High good, low bad: Mead in December 2012

Posted on | December 30, 2012 | 2 Comments

Compliance cartoon: E. GreenWHAT western water managers preach and what western water managers do is often contradictory. This much can be relied on: inconsistency starts at the top. Only this month a long-awaited report issued by the federal Bureau of Reclamation emphasized the need for conservation over big infrastructure projects. And we can trust its conclusions in that pointlessly hyped McGuffin projects such as diverting the Mississippi to the dry West or towing Alaskan icebergs to San Diego will not happen any time soon. However, only weeks after the release of the Colorado River Basin Water Supply and Demand Study, during the dead time between Christmas and New Year, Reclamation’s parent agency, the US Department of Interior, green-lighted the driving of a massive pipeline from Las Vegas hundreds of miles north into the Great Basin. This is the opposite of conservation over big infrastructure and its approval comes in spite of clearly devastating implications for thousands of square miles across the Great Basin.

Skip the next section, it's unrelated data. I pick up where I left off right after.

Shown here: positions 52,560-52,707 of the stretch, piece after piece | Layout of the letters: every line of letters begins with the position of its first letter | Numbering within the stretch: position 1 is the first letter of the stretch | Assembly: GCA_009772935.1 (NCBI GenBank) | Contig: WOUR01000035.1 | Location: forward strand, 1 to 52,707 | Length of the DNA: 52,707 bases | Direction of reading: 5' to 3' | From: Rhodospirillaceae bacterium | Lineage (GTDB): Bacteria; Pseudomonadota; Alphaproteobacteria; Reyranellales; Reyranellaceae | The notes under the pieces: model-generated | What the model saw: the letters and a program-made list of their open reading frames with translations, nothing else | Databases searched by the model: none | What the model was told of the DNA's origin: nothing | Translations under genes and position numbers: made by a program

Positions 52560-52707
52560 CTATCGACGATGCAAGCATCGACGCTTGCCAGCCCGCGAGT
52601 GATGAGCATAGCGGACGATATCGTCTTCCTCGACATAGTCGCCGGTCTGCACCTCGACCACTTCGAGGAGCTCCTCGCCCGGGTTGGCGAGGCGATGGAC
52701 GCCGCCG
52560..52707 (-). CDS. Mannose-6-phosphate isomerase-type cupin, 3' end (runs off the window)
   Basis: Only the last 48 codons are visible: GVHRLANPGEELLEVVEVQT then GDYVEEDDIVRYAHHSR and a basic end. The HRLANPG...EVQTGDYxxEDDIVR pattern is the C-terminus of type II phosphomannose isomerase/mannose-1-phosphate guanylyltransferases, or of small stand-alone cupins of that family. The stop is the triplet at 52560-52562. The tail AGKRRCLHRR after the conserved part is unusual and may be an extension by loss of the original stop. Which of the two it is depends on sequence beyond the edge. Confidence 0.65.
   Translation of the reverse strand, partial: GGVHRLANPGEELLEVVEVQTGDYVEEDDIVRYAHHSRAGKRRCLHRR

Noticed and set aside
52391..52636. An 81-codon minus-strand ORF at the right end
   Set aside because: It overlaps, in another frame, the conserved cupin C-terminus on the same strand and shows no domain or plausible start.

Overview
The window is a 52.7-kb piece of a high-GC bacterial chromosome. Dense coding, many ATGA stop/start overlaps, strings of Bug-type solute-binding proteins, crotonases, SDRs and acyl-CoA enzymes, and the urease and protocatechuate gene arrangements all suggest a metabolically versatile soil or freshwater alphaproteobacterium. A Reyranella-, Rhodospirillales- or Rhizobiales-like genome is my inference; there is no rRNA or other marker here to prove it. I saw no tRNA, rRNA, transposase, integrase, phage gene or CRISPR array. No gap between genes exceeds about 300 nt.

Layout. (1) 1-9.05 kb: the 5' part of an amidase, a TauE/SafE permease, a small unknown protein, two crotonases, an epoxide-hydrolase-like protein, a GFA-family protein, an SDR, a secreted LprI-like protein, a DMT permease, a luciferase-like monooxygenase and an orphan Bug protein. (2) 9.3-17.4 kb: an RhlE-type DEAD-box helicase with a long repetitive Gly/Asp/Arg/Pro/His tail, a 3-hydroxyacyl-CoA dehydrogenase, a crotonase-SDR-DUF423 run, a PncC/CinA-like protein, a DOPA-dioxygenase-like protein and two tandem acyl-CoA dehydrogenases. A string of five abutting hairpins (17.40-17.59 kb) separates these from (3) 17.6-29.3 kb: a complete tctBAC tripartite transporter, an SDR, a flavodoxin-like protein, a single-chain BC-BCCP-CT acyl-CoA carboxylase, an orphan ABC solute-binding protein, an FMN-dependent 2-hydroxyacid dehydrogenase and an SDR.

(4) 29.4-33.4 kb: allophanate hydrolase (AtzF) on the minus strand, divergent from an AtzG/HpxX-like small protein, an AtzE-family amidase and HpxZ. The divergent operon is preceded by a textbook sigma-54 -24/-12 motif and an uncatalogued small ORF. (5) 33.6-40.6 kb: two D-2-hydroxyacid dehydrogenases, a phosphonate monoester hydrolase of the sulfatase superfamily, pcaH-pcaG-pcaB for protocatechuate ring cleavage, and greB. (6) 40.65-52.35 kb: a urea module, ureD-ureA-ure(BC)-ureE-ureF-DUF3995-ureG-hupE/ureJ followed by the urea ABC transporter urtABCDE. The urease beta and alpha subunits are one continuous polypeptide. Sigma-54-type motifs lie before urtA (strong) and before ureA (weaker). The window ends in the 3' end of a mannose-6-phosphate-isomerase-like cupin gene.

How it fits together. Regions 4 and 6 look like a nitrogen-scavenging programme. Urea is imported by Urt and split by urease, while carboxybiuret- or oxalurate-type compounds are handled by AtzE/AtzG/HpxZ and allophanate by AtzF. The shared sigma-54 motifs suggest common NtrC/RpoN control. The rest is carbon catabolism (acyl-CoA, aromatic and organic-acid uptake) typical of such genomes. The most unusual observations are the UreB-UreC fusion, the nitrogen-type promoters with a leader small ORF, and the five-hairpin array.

Where, you might wonder, were our vaunted environmental regulations in all this? The short answer is that these laws and the agencies meant to enforce them are every bit as successful protecting our natural resources as the Securities and Exchange Commission is policing Wall Street. The Southern Nevada Water Authority deputy general manager who for many years fronted the Vegas pipeline once bragged to a local television reporter that she could get anything permitted. To judge by this week’s Record of Decision, she appears to be right. Watch enough projects go through environmental impact review and it’s hard not to conclude that this notionally protective scrutiny is nothing more than a line item on an infrastructure project budget. While reviews too rarely protect the environment, the expense turns out to be valuable to prospectors such as Las Vegas. Feigning diligence proves a useful inoculant against liability. 

For a look at how big infrastructure projects and not a new era of conservation is dominating wider thinking in the West, it’s worth revisiting the under-remarked June 2012 Natural Resources Defense Council report “Pipe Dreams.” Then let’s close 2012 with a look at Lake Mead. According to Reclamation, on Christmas day 2012 the Colorado River’s largest storage reservoir was 52% full. 

Comments

2 Responses to “High good, low bad: Mead in December 2012”

  1. Leigh Adams
    December 30th, 2012 @ 8:42 pm

    Or is that 48% empty?

  2. karin bugge
    January 3rd, 2013 @ 7:08 pm

    I know McGuffins, and now many links to read. Thanks.

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